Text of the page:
LOS ANGELES (Reuters) – Heavy rain marred the start of the Oscars on Sunday, sending workers scurrying to hold off leaks on the red carpet as Hollywood’s biggest night got underway.
Billie Eilish, wearing Chanel, speaks during the Oscars arrivals at the 92nd Academy Awards in Hollywood, Los Angeles, California, U.S., February 9, 2020. REUTERS/Mike Blake
Chilly weather and dark clouds over Hollywood brought a downpour just before A-list stars began arriving at the Dolby Theatre. Despite workers using long sticks to push away rain pooling off the plastic covering the red carpet, some rain dripped in, making the going squishy.
However the parade of celebrities went ahead, with Billy Porter, who was co-hosting the red carpet pre-show, sporting a gold feathered sleeveless top, flowing orange skirt and platform shoes.
Five-time Grammy winner Billie Eilish, due to perform on Sunday, sported a white wool Chanel coat, baggy pants and sneakers topped off with long black-painted nails and her trademark green hair.
Director Spike Lee saluted Los Angeles Lakers basketball star Kobe Bryant, who was killed in a helicopter crash late last month, by wearing the gold number 24 embroidered on the back and front of his purple tuxedo.
The cast of best picture nominee “Parasite” arrived en masse on a night that could see the South Korean movie make history as the first in a foreign language to win the best picture Oscar.
“Regardless of the outcome, we are just so happy for these nominations,” director Bong Joon Ho told reporters of the social satire’s six nods.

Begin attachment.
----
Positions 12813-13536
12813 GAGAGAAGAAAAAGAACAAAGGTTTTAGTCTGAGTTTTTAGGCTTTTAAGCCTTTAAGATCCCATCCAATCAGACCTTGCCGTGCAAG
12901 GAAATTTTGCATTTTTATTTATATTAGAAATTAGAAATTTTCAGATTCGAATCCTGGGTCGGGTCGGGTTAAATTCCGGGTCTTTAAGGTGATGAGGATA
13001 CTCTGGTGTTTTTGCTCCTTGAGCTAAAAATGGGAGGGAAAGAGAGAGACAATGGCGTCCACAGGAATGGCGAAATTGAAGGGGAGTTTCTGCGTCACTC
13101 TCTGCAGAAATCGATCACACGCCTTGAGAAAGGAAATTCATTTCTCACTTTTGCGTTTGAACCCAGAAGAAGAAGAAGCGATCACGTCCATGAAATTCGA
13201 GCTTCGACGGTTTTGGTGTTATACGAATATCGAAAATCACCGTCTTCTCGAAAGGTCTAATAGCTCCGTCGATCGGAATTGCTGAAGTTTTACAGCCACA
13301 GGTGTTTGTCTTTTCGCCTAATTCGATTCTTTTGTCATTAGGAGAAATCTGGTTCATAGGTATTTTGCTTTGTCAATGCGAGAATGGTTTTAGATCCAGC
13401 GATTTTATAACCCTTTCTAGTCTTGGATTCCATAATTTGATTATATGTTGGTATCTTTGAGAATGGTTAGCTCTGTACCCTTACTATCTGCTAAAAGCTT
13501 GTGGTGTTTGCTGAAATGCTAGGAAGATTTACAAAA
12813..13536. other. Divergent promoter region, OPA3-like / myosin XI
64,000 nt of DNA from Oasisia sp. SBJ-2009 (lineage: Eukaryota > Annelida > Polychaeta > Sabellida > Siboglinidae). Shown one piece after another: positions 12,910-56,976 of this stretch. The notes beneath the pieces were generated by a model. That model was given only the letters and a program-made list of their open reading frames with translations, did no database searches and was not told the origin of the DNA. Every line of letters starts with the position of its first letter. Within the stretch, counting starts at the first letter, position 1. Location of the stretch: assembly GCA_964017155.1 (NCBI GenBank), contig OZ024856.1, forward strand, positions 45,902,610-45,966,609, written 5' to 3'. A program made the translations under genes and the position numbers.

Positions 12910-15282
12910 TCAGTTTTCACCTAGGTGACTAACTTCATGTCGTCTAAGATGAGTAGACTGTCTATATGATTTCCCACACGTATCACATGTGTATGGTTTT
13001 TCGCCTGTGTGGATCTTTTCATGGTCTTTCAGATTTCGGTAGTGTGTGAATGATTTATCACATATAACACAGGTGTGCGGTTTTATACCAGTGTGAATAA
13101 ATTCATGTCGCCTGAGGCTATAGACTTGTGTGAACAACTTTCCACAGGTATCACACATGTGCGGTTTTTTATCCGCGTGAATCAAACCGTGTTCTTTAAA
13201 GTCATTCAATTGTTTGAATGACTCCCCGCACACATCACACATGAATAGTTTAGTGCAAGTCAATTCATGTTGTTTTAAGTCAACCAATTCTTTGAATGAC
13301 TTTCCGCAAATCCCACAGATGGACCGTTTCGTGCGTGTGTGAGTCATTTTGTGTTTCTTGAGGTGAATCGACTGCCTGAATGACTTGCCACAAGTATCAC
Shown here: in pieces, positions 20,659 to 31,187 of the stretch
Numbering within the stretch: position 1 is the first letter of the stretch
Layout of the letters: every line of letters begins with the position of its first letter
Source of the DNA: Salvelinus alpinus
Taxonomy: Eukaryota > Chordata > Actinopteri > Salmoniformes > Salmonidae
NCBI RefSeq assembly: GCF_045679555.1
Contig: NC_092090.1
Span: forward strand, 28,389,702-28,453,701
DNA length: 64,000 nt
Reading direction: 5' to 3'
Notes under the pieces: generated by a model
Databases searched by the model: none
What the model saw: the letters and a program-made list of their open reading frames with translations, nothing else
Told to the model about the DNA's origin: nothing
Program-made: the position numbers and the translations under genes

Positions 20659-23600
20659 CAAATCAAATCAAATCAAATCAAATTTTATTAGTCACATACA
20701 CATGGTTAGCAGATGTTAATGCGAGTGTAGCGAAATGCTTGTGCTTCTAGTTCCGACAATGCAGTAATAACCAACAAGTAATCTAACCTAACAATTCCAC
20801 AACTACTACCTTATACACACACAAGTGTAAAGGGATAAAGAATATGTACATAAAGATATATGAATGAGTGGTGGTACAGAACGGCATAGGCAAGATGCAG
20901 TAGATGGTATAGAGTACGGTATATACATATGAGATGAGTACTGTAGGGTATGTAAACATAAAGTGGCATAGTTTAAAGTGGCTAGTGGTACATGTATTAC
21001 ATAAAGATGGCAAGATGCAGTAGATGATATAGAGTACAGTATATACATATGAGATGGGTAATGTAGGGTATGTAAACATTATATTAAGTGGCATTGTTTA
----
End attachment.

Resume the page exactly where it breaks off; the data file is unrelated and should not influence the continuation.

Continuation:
The coveted best picture prize, to be announced at the end of the three-hour show, is thought to be a three-way race between “Parasite,” British director Sam Mendes’ immersive World War One movie “1917” from Universal Pictures CMSCA.O, and Quentin Tarantino’s love letter to show business, “Once Upon a Time in Hollywood,” from Sony Pictures (6758.T).
“The smart bet is definitely ‘1917,’ but I do not rule out the possibility of something else winning, whether that be ‘Parasite’ or ‘Once Upon a Time in Hollywood,’ or ‘Jojo Rabbit’,” Scott Feinberg, awards columnist for The Hollywood Reporter, said ahead of the show.
Dark comic book movie “Joker” from Warner Bros (T.N), which has a leading 11 nominations, Netflix (NFLX.O) divorce drama “Marriage Story” and the streaming service’s mob epic “The Irishman,” race-car drama “Ford v Ferrari” from 20th Century Studios (DIS.N), and novel adaptation “Little Women” from Sony Pictures, round out the competition for the top prize.
The winners are chosen by the 8,000 members of the Academy of Motion Picture Arts and Sciences, and the show has no host for a second year.
Netflix boosted its Hollywood credentials by getting a leading 24 nominations this year, including for drama “The Two Popes,” animated movie “Klaus,” and documentary “American Factory.” But the coveted best picture Oscar may elude it yet again on Sunday, awards watchers say.
A poor year for diversity, with Cynthia Erivo the only actor of color in the race and an all-male director field, has revived the #OscarsSoWhite debate of four years ago.
Erivo, who played slavery-era freedom fighter Harriet Tubman in “Harriet,” is likely to lose out in the best actor category to Renee Zellweger, who has swept up awards this season for her performance as an aging Judy Garland in “Judy.”
Brad Pitt has stormed back as a leading Hollywood man after a period out of the public eye during his bitter divorce from Angelina Jolie, and is seen as a shoo-in for the supporting actor Oscar for his laid-back stuntman role in “Once Upon a Time in Hollywood.”
Joaquin Phoenix is the favorite to win his first Oscar for a disturbing performance as a loner clown who turns to violence in “Joker,” while Scarlett Johansson is nominated for her roles in both “Jojo Rabbit” and “Marriage Story.” No actor has won two Oscars on the same night
The Academy Awards will be televised live from Hollywood on ABC television, starting at 8 p.m. EST/5 p.m. PST (0100 GMT on Monday).
Additional reporting by Maria Caspani, Lisa Richwine and Nichola Groom; editing by Jonathan Oatis and Sandra Maler